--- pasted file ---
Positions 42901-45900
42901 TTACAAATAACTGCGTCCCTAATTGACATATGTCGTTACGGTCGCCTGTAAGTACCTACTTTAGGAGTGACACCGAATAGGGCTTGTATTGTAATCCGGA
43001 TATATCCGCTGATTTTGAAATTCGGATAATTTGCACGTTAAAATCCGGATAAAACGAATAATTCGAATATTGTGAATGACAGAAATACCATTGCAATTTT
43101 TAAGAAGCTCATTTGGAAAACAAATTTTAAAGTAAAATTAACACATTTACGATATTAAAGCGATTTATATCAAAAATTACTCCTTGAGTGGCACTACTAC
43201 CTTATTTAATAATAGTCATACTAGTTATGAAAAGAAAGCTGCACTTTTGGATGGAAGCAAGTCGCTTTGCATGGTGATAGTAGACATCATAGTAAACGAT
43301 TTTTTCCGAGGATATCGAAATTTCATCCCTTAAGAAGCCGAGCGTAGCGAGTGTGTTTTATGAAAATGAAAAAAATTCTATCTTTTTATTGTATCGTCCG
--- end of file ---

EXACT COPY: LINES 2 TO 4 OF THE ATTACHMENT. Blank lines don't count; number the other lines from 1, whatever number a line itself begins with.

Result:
42901 TTACAAATAACTGCGTCCCTAATTGACATATGTCGTTACGGTCGCCTGTAAGTACCTACTTTAGGAGTGACACCGAATAGGGCTTGTATTGTAATCCGGA
43001 TATATCCGCTGATTTTGAAATTCGGATAATTTGCACGTTAAAATCCGGATAAAACGAATAATTCGAATATTGTGAATGACAGAAATACCATTGCAATTTT
43101 TAAGAAGCTCATTTGGAAAACAAATTTTAAAGTAAAATTAACACATTTACGATATTAAAGCGATTTATATCAAAAATTACTCCTTGAGTGGCACTACTAC